Seeing bison, here in Yellowstone National Park was not surprising. After all it is the epicenter of their remaining wild range.

Seeing one near a mountain’s peak at nearly 10,000 feet elevation however was not expected.

I ventured on this particular range in search of bighorn sheep and instead found bison and in this case a rather large one.

The story of the bison in North America is a well-documented example of tragedy and triumph.

A government-subsidized push to slaughter them to remove the lifeblood of the plain’s tribes pushed through the 1800s like a freight train.

With deadly proficiency they decimated the herd from 30 million to an estimated 325.

The author found this lone bull taking a drink from the Gibbon River.

My generation’s view of bison and their habitat mainly comes from the iconic film Dances with Wolves.

Besides introducing the Lakota word for bison”Tatanka” into the vernacular it also gave us the idea that American buffalo are a creature of the flat lands.

The Academy award-winning movie was filmed on plains in South Dakota and Wyoming.

After my Yellowstone encounter, I began looking at locations of wild bison herds and found many are in mountainous areas.

There is the Yellowstone herd that ventures into the high country and bison in the Henry Mountains and Book Cliffs in Utah and other adjoining ranges.

Native Americans used to drive the animals off of cliffs to kill them for food and other provision. Historians call these areas “buffalo jumps”.

The highest known site is at 11,000 feet in Wyoming’s Wind River Mountains.

I never did find a bighorn on the trip but I had an incredible time seeing bison on the mountain and also in the valley below.

Before my time at Yellowstone was up, I saw a large herd of bison in the Lamar Valley. They were 3/4 of a mile away but I decided to shoot photos with my 400 mm lens anyway.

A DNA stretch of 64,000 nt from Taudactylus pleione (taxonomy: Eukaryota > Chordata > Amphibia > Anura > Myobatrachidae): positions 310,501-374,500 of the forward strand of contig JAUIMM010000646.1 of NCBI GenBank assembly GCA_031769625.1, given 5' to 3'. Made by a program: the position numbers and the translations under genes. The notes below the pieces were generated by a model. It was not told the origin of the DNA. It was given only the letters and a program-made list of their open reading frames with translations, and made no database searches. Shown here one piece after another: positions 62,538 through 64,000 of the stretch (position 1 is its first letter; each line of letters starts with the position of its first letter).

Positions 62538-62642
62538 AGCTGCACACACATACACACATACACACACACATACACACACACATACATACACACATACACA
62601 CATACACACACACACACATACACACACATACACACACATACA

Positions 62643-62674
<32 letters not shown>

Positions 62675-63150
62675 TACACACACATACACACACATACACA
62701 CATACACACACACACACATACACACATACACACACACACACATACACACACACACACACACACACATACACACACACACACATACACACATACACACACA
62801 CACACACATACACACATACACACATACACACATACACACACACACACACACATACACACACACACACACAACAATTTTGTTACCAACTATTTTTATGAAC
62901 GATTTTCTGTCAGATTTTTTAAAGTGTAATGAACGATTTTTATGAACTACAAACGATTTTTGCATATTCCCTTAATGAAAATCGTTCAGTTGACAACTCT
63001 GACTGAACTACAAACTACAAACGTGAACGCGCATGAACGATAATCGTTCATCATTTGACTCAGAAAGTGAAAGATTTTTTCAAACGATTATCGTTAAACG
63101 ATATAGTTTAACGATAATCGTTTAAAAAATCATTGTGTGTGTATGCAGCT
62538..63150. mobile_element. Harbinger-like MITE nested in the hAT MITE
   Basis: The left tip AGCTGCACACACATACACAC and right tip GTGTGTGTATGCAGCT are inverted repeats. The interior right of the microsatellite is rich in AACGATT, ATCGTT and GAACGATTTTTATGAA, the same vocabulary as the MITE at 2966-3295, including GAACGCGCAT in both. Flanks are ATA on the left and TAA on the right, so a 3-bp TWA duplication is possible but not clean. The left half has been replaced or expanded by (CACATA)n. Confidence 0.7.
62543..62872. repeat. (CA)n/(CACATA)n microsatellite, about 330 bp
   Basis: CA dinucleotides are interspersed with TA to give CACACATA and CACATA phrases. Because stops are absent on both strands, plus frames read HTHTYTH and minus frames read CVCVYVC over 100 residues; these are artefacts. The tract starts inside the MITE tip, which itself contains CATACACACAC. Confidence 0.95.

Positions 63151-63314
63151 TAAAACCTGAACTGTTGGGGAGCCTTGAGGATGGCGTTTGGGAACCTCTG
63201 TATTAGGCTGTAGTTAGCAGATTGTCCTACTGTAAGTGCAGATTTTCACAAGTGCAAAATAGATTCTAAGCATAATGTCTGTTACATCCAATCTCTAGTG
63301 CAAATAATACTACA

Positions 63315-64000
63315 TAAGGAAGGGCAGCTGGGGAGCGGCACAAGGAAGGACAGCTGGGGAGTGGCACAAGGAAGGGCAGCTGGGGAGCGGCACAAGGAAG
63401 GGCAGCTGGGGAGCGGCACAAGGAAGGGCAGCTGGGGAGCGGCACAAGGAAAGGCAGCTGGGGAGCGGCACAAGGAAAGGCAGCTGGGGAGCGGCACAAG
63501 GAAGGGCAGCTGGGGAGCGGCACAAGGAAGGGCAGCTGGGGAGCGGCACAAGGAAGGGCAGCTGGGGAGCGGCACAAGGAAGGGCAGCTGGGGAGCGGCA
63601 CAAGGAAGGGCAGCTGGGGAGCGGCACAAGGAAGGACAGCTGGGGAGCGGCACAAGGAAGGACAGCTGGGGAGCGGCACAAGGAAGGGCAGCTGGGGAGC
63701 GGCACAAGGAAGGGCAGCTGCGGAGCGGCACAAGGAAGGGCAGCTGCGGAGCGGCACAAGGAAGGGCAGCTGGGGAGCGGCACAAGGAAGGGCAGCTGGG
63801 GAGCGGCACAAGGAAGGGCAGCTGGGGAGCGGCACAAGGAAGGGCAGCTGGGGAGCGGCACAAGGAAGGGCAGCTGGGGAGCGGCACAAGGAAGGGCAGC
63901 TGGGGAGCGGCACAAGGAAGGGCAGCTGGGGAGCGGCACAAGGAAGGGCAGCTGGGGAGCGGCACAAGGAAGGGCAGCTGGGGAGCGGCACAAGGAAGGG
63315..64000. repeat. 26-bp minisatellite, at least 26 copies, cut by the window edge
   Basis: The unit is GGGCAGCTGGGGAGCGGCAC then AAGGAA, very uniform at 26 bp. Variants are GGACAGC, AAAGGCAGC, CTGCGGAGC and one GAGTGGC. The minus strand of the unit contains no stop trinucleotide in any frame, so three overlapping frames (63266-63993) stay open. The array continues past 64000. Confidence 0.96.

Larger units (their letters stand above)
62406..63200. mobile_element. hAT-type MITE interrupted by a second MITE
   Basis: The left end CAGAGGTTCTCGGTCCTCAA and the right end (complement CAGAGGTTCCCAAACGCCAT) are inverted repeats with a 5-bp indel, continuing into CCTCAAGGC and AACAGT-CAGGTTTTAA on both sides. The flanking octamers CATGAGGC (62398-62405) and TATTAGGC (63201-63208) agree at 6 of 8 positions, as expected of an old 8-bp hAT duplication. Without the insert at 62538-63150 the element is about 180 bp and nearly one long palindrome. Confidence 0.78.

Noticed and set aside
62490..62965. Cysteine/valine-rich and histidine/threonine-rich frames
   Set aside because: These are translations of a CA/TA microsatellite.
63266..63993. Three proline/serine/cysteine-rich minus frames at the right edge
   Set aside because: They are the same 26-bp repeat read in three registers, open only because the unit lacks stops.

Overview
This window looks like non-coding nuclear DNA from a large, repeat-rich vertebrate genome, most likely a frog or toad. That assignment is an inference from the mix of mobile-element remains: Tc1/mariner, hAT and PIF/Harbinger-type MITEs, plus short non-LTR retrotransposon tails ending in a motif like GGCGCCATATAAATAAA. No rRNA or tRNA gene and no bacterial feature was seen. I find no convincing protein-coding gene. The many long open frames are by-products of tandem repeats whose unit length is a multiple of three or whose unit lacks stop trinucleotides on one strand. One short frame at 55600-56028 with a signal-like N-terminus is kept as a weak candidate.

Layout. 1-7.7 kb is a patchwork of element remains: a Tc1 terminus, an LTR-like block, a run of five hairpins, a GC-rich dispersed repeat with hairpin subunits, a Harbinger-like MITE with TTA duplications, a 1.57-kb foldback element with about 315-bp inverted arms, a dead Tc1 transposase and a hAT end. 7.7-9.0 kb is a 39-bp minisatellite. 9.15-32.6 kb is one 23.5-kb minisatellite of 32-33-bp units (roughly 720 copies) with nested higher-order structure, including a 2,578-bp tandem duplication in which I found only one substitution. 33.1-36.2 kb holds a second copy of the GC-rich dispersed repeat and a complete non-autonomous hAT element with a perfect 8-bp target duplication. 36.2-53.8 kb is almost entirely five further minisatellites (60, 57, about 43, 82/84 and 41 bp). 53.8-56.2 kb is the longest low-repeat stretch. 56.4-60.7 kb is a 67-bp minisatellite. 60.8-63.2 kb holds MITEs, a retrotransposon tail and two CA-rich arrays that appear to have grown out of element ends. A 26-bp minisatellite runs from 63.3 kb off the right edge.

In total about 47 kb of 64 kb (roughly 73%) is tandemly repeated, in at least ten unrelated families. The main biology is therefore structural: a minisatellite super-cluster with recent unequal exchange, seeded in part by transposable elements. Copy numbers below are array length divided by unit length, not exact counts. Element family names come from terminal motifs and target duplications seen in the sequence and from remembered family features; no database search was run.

There are more bison in this photo than existed at one point in the 1800s.

After a few shots, i decided to take out my Leupold 10X 42 binoculars and count the herd.

I counted 386.

That was more bison than existed in the United States at one point in the 1800s.

It was an emotional moment as it hit me we almost lost these great animals and that visionary hunter-conservationists like Teddy Roosevelt and the Boone & Crockett Club helped save Yellowstone by making it a national park and the bison contained within.

I am grateful we now have as many as 500,000 bison throughout North America and am inspired by plans to put wild herds back into their former range.

Thank God for the bison on the plains and on the mountains.

Chester Moore, Jr.

(NOTE: I will be attending Bison On the Edge, a conference in Santa Fe, NM Oct. 28-Nov. 2. It is hosted by the Wildlife Conservation Society and Pueblo of Pojoaque and will focus on bison restoration among other topics. Be on the lookout for reports from the event here at Higher Calling.)

You can subscribe to this blog by entering your email address at the subscribe prompt at the top right of this page. You can contact Chester Moore by emailing chester@chestermoore.com. Subscribe to the podcast by visiting thehighercalling.podbean.com.